Reprinted from Constitution Daily, the blog of the National Constitution Center in Philadelphia. This post is by Lyle Denniston.
No one doubts that, at least since the 14th Amendment was put into the Constitution in 1868, states have been forbidden to discriminate on the basis of race in public policy. In modern times, however, America has struggled not over the necessity for states (and the national government) to end racial discrimination, but over how to do that without engaging in a new form of race-driven government programs. In other words, when can race be used as a remedy?
The Supreme Court, of course, has been in the middle of that struggle, and the Justices are still finding their way through the constitutional thicket of what might generally be called “affirmative action” – that is, devising legal (and constitutional) norms on when it is permissible to take race into account. Justice Clarence Thomas has been acting as a kind of solitary sentinel against too much of that, even to the point of arguing that the most important civil rights law in history – the Voting Rights Act of 1965 – is itself unconstitutional. No other member of the court has agreed with him on that.
Justice Thomas was on guard again on Wednesday, when the court tried once more to sort out the use of race in drawing new election districts. The particular problem before the court in an Alabama case was what is called “racial gerrymandering,” and, a variation on that problem, the “packing” of minority voters into ever more minority-dominated districts.
In a series of decisions over the years, the court has made clear that it is unconstitutional for a legislature to draw up new election boundaries if race was the “predominant factor” in the shaping of the districts. That is a constitutional concept. When that idea first emerged, it embodied the court’s worry that legislators were trying to keep minority voters from having any significant influence on who gets elected; the court would not tolerate the attempt not just to marginalize black voting strength, but to neutralize it altogether.
When the Voting Rights Act of 1965 came along, Congress mandated the consideration of race in all voting procedures, including the drawing of new districting maps. This was a form of affirmative action, and it definitely worked to increase minority voting strength, and hundreds of minority candidates got elected, even in the states of the old Confederacy.
More recently, the court has cut back sharply on the scope of the 1965 act, in particular by striking down the formula that Congress used to make it more difficult for states – especially in the South – to engage in race discrimination in election procedures. But the core obligation of the states under that law has remained: they cannot adopt voting policies that diminish the existing voting strength of minorities.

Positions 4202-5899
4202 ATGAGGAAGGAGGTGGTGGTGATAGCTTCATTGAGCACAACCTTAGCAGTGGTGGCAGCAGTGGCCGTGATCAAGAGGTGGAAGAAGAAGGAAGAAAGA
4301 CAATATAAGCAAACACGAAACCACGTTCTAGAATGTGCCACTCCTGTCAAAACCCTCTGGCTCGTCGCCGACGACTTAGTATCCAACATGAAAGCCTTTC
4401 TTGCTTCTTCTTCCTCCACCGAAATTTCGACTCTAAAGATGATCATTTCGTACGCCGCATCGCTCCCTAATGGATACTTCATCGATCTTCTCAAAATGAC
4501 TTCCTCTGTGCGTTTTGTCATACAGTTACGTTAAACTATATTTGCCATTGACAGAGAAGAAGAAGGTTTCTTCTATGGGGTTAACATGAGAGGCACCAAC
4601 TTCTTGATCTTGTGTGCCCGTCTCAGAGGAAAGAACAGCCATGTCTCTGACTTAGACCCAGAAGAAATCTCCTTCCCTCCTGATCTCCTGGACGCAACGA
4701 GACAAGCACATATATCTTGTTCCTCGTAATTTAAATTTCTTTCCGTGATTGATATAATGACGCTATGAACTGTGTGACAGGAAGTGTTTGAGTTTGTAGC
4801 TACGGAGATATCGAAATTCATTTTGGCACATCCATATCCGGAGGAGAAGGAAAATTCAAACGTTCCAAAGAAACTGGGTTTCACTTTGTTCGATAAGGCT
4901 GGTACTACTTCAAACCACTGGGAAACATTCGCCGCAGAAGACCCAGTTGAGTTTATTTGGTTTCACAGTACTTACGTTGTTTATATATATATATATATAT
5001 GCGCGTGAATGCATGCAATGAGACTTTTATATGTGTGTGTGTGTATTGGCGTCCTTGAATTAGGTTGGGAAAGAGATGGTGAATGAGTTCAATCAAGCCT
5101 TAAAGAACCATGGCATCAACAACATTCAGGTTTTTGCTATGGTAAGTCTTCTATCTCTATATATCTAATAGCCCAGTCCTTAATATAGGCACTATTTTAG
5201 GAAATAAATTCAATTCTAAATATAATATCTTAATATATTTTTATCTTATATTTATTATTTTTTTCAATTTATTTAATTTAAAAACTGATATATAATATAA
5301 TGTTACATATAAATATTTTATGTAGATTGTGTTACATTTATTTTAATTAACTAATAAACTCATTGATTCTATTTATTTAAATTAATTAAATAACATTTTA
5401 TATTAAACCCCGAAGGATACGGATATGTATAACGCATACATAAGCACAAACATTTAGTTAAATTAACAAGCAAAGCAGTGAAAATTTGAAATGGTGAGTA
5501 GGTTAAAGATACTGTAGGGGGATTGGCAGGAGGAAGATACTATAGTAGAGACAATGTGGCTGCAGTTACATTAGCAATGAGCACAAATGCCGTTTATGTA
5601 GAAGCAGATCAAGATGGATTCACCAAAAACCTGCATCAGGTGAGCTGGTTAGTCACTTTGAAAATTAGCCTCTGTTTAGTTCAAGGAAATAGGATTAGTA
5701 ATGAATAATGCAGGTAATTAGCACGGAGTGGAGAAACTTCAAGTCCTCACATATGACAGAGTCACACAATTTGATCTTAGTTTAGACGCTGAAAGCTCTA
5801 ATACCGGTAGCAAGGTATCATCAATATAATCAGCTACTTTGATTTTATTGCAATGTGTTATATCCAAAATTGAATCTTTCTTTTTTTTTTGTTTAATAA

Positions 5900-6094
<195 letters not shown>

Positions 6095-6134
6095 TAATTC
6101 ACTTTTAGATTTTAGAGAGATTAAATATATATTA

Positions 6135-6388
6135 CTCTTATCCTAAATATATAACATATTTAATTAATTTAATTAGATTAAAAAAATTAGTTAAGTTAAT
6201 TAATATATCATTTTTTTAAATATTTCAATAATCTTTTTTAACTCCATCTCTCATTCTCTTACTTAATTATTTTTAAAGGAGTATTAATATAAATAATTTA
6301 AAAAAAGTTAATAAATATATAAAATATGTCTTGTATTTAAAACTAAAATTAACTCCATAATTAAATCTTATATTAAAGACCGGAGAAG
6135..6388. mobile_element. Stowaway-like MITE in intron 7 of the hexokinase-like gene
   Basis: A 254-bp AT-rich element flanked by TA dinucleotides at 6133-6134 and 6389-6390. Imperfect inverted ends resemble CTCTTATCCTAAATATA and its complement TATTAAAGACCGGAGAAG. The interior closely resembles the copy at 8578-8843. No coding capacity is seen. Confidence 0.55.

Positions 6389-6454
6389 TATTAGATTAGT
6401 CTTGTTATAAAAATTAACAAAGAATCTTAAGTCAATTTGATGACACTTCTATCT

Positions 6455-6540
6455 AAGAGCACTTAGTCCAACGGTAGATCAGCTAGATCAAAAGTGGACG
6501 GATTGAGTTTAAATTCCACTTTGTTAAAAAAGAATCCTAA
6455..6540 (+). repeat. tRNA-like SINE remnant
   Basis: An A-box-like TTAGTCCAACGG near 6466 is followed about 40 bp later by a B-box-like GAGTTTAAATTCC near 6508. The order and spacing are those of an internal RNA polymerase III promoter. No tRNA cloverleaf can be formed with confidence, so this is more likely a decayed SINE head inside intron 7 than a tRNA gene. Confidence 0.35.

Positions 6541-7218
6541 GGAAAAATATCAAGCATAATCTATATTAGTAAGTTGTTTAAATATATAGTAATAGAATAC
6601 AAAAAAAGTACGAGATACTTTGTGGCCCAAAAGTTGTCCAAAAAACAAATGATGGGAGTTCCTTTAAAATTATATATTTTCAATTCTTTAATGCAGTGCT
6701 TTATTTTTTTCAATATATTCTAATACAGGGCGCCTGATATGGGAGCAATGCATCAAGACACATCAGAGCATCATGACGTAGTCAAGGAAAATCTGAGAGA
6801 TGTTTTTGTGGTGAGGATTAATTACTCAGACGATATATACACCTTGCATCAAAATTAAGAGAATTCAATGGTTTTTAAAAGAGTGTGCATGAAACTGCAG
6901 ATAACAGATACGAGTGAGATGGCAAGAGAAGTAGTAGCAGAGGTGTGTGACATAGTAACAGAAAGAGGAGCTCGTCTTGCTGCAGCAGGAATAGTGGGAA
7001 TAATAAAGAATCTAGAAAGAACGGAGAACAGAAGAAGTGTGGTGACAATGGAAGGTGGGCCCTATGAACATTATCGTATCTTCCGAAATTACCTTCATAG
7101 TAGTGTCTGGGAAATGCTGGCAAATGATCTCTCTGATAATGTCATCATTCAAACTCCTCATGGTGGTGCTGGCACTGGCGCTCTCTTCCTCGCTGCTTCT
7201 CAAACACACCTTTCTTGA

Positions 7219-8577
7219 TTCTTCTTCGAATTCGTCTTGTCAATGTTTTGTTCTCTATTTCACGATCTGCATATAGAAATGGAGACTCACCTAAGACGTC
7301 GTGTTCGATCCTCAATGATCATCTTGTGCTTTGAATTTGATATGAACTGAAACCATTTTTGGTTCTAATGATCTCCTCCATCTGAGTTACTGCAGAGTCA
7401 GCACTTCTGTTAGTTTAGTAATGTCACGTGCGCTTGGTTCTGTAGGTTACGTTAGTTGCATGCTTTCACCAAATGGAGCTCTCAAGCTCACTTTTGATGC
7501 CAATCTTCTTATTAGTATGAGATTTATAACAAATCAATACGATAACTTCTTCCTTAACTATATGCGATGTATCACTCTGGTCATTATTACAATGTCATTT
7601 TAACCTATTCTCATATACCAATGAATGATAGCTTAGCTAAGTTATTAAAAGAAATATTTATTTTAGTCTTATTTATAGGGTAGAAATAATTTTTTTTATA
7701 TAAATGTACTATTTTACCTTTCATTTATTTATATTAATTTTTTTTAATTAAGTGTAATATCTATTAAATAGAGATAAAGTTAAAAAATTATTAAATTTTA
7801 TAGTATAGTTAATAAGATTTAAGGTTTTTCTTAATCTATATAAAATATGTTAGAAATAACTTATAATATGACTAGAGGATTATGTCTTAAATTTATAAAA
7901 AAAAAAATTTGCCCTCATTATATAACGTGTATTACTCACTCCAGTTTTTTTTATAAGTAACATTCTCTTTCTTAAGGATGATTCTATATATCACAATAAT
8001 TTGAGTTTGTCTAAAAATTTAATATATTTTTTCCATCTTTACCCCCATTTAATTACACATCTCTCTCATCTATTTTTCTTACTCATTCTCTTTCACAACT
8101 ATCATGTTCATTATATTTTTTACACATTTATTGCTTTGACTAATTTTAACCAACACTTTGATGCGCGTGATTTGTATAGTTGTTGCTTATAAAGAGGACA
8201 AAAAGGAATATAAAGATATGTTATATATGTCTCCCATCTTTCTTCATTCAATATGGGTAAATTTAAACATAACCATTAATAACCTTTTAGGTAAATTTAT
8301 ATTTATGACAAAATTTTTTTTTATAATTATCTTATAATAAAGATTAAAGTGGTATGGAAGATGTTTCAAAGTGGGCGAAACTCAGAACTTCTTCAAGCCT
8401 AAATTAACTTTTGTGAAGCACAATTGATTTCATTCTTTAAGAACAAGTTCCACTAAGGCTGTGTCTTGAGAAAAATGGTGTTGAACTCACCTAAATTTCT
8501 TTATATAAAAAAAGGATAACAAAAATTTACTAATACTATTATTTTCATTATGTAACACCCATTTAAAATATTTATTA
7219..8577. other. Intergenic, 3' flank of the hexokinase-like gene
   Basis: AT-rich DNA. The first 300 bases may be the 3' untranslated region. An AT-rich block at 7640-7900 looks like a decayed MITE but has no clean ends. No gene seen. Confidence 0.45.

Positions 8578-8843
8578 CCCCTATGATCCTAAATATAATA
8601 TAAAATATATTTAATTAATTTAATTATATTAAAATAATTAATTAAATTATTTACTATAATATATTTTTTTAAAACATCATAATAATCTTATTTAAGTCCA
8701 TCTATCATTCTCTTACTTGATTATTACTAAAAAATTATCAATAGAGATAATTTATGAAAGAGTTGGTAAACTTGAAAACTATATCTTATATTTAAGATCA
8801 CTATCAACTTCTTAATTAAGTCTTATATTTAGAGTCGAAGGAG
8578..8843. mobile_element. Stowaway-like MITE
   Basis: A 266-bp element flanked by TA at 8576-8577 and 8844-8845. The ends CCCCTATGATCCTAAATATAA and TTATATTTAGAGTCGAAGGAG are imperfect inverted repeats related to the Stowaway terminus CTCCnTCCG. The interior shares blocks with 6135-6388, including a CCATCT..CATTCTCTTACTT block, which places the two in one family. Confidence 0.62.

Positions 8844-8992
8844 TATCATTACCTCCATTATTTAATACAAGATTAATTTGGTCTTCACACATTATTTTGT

The Alabama case that the Justices have just decided tested how the court would deal with a relatively new kind of “racial gerrymandering.” Under this tactic, minority voters would be packed into an isolated number of districts – sometimes, in Alabama, the result was a district with more than 70 percent minority voting population. The aim was to isolate their strength, so that, statewide, they would not be able to have a genuine influence in shaping the control of state legislative chambers.
Most recently, in Alabama, the Republican-dominated legislature engaged in that form of “packing” in order to minimize Democratic electoral successes, on the understanding that most minority voters would vote Democratic.
In ordering a lower court to take a new look at Alabama’s latest state legislative redistricting maps, the Supreme Court strongly hinted that there had been too much “packing” and that, very likely, it resulted from the forbidden use of race as the “predominant factor.” The court, by a 5-to-4 vote, indicated that the legislature was wrong in trying to justify those maps by claiming they were only trying to obey the Voting Rights Act’s mandate not to diminish minority voting strength. That, the majority said, is not an excuse for drafting districts out of a racial motive.
Justice Thomas dissented from that ruling, partly by joining a dissenting opinion for three other Justices disputing the specifics of the Alabama lawsuit, but more importantly by writing his own, separate dissenting opinion to protest that the court itself had promoted the use of race as a controlling factor in election law.
“We have somehow arrived at a place,” Thomas wrote, “where the parties agree that Alabama’s legislative districts should be fine-tuned to achieve some ‘optimal’ result with respect to black voting power; the only disagreement is about what percentage of blacks should be placed in those optimized districts. This is nothing more than a fight over the ‘best’ racial quota.”
The Justice thus made clear that, even though he remains the only voice on the court for calling a halt to the race-in-politics legal experiment, he will eagerly try to keep the conversation going on that sensitive question.